Herald on Sunday - - LET’S EAT -

What’s the best beer glass? “A clean one,” says Michael Don­ald­son. The man who sank a few gazil­lion beers in the writ­ing of

(the up­dated edi­tion of his 2012 Kiwi beer his­tory — $39.99 from Ed­ify — has just been re­leased) has a few thoughts on the per­fect drink­ing ves­sel.

He says the stan­dard Shaker or Nonic pint glass used at most pubs will do the job but his favourite is tulip­shaped be­cause of the way it holds aroma.

Smell is a ma­jor fac­tor in taste, so drink­ing straight from the bot­tle is not rec­om­mended — you won’t get the full hit of a hoppy or strong yeast­driven Bel­gian beer. (There is a new trend to­wards cans with lids that can be com­pletely ripped off. Don­ald­son rec­om­mends try­ing Be­he­moth’s Lid Rip­per).

In the bad old days of beer, it came in han­dles at­tached to thick-walled glasses that held a bev­er­age served freez­ing cold to dis­guise its flavour (or lack thereof).

“I pre­fer no han­dle,” says Don­ald­son. “I like thin­ner glass, and the warmth of the hands on the glass helps change the flavour as the beer warms.”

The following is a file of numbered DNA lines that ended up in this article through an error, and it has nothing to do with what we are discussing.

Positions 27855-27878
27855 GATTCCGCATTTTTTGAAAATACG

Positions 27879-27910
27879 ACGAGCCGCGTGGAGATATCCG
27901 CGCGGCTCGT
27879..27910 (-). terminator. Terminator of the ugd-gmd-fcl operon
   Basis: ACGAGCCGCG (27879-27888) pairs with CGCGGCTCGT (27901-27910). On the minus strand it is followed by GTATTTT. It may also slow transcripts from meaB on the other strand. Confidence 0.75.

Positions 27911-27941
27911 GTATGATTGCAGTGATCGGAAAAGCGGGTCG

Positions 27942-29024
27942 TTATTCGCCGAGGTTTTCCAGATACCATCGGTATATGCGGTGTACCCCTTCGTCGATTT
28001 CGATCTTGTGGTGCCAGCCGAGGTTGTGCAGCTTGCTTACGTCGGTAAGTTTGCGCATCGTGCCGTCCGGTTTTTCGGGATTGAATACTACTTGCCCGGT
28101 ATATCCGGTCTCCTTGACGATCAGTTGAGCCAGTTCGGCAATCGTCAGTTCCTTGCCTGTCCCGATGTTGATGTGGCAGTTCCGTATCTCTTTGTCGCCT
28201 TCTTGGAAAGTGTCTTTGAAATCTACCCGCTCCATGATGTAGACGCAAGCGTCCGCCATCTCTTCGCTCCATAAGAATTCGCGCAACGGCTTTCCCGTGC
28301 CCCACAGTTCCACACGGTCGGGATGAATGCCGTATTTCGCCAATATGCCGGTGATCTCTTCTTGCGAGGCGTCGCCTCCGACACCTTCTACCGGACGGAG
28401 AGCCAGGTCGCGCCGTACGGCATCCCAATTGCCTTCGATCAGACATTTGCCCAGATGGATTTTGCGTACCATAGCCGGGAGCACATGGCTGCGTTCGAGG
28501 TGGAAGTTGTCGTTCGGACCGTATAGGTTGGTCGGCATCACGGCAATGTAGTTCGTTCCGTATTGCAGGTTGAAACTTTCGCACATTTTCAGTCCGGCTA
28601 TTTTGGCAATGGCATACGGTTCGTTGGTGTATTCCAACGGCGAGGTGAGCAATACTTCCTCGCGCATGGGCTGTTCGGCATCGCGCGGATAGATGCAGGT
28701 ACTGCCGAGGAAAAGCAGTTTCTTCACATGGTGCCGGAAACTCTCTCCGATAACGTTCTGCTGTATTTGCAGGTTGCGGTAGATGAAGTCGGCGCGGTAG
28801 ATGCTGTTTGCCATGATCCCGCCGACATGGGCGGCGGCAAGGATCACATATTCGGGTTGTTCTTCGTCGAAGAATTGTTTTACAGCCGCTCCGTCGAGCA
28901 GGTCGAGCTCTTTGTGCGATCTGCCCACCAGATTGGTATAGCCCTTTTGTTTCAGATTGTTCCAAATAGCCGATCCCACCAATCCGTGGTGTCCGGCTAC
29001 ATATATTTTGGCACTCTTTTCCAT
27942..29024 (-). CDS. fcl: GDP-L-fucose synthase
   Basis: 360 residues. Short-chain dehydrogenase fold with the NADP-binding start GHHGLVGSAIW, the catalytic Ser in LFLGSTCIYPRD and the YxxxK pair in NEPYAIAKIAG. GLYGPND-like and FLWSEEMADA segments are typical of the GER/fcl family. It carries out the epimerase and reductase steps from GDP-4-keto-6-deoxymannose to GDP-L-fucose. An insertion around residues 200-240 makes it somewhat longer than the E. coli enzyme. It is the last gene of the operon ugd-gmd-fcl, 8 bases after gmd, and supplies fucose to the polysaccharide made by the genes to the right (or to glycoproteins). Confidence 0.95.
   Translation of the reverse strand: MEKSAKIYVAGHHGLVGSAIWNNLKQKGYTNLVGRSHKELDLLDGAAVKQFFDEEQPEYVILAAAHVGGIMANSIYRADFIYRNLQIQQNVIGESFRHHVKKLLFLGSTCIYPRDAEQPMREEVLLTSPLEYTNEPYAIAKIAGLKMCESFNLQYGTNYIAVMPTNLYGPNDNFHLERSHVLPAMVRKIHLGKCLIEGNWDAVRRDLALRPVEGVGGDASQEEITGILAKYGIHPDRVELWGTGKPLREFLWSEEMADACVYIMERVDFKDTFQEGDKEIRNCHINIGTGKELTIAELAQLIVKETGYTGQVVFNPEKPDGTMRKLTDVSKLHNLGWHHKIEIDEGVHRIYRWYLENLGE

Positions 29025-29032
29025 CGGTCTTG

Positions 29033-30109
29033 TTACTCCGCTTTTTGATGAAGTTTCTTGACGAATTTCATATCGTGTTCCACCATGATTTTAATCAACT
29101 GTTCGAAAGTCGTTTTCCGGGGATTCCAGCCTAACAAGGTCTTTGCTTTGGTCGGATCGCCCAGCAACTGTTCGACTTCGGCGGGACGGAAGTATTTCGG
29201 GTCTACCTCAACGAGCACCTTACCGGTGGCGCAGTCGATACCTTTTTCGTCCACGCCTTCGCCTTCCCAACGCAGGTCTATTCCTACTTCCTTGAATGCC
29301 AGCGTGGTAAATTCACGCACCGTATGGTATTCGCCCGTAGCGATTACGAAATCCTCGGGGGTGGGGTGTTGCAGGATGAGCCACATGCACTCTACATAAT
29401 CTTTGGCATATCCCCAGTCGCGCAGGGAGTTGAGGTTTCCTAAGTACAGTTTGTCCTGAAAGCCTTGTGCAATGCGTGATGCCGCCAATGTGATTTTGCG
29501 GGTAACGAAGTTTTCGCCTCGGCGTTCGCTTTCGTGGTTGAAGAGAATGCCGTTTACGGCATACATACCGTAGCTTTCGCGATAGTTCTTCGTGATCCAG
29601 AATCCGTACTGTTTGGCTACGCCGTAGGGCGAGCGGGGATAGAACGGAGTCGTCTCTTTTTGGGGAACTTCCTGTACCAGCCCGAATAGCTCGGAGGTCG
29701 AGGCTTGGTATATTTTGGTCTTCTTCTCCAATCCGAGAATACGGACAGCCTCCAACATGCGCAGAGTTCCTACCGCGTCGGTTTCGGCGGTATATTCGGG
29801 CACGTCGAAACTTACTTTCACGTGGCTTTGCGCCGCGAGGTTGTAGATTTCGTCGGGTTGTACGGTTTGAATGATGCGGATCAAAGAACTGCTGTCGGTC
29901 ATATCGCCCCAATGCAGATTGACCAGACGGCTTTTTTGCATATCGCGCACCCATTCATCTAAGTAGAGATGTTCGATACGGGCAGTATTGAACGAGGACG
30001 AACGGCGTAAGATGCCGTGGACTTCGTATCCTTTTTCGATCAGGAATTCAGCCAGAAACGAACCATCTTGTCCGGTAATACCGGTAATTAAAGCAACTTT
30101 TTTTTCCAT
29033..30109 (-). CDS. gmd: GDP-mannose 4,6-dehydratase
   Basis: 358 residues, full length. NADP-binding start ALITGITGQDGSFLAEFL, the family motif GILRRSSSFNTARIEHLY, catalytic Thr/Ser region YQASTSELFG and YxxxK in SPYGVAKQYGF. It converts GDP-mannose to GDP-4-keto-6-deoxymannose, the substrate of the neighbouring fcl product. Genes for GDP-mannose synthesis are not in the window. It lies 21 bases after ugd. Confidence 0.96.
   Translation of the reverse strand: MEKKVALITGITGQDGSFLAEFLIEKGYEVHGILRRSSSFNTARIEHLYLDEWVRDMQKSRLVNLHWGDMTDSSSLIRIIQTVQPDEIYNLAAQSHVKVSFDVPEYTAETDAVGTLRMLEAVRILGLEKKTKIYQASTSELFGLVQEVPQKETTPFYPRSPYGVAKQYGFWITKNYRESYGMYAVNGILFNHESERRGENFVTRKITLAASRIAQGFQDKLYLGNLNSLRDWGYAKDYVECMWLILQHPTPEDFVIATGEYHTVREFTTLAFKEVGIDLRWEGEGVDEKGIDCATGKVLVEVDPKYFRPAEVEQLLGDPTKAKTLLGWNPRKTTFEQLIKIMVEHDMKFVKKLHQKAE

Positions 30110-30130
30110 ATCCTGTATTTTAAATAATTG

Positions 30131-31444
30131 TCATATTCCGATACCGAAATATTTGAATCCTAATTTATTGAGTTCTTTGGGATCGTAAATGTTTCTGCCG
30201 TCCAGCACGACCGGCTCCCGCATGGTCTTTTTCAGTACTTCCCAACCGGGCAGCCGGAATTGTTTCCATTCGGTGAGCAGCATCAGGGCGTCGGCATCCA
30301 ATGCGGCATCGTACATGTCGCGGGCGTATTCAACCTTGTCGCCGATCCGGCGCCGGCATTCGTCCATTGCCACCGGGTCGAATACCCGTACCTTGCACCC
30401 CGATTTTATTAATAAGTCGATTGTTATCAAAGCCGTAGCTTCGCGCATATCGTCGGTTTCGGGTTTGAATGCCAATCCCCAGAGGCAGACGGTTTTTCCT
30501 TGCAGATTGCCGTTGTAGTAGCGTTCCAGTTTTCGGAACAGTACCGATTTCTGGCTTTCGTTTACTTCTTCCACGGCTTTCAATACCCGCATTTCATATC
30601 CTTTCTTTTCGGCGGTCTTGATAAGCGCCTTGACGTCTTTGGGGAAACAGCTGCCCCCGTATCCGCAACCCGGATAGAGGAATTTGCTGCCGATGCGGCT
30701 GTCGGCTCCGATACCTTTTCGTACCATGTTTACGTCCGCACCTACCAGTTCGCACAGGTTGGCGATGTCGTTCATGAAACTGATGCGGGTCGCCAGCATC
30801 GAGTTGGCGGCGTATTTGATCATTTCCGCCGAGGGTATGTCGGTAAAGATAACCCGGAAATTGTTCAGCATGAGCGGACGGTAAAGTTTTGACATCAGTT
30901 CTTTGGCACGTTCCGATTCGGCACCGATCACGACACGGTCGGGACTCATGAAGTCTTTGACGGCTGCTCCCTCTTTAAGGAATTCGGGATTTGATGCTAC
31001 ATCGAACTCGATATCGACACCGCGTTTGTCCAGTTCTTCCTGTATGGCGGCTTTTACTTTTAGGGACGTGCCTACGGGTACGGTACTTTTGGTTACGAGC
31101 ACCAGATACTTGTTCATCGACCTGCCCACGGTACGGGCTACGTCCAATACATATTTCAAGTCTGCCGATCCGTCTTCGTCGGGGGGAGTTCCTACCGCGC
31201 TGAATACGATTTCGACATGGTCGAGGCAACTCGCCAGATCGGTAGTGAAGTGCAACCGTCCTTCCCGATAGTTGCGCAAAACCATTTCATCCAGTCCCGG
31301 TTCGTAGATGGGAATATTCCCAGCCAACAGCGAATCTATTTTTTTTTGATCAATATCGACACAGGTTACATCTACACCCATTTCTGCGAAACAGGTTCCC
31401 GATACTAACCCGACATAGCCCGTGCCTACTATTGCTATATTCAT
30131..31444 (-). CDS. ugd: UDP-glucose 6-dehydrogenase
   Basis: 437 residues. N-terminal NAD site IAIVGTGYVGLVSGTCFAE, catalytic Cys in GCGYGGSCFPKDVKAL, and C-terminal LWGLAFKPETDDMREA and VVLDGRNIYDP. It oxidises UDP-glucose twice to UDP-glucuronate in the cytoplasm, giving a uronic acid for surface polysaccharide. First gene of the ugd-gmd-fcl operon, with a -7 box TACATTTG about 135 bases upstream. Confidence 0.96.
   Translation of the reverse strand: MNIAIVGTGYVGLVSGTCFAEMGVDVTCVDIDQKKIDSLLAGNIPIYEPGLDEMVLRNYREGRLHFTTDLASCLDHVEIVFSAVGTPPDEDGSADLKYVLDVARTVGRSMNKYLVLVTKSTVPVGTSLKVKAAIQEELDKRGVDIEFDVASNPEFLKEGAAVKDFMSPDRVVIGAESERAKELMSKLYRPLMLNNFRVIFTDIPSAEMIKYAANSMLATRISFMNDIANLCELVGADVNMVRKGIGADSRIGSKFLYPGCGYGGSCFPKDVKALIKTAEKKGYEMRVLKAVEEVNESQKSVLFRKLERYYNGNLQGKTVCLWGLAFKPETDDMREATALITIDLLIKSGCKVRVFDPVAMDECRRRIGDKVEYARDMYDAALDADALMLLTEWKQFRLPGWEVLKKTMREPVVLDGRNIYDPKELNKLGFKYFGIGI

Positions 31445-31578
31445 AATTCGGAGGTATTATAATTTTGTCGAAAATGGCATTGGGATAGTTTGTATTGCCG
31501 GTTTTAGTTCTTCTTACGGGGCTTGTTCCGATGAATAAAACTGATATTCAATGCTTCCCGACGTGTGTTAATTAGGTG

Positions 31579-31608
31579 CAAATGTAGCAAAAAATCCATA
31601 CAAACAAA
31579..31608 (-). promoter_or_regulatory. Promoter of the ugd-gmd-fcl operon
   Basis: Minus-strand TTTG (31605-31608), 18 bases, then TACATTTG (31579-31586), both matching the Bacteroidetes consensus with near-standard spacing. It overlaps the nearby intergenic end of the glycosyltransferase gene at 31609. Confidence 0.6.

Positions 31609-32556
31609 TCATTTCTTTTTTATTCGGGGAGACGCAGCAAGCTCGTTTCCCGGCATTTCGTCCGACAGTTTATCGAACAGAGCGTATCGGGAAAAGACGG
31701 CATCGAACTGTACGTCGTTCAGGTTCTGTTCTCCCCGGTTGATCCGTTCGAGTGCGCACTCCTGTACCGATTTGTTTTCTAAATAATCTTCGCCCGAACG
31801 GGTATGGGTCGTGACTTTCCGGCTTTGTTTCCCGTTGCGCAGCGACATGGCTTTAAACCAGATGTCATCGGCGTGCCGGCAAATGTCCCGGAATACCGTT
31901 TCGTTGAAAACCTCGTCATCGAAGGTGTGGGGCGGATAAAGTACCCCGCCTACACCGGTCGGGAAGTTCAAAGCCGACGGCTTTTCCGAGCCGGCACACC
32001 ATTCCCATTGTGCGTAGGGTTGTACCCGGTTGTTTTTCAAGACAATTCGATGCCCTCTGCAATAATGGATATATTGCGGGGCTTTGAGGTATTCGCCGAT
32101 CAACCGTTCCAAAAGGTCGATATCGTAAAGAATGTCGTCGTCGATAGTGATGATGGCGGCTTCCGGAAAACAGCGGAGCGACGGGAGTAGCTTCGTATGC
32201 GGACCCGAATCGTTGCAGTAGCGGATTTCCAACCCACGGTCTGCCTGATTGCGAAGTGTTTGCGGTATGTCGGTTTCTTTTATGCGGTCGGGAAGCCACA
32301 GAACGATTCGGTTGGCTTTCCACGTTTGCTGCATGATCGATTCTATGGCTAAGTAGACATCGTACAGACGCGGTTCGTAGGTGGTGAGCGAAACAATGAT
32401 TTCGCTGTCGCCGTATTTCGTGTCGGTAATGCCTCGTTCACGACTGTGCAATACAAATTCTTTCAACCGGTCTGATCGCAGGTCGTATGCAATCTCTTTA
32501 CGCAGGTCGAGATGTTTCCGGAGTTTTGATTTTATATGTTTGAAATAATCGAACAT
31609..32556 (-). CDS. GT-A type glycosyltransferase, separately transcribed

While mass-mar­ket light lagers are usu­ally served at be­tween 2-4C, Don­ald­son says some very dark beers are best at around 10-12C.

Beer, like wine, re­leases flavours as it is ex­posed to air and slowly warms but it doesn’t need as long to breathe.

“The very act of ag­i­tated pour into a glass to form a frothy head is enough of a breath­ing ex­er­cise.”

And when you’re done? Wash that glass in hot, soapy wa­ter be­fore you tackle the plates and pots. Rinse and then leave to air dry — us­ing a cloth can in­tro­duce lint, grease or an odour that might af­fect the flavour of your next drink.

Pic­ture / 123RF

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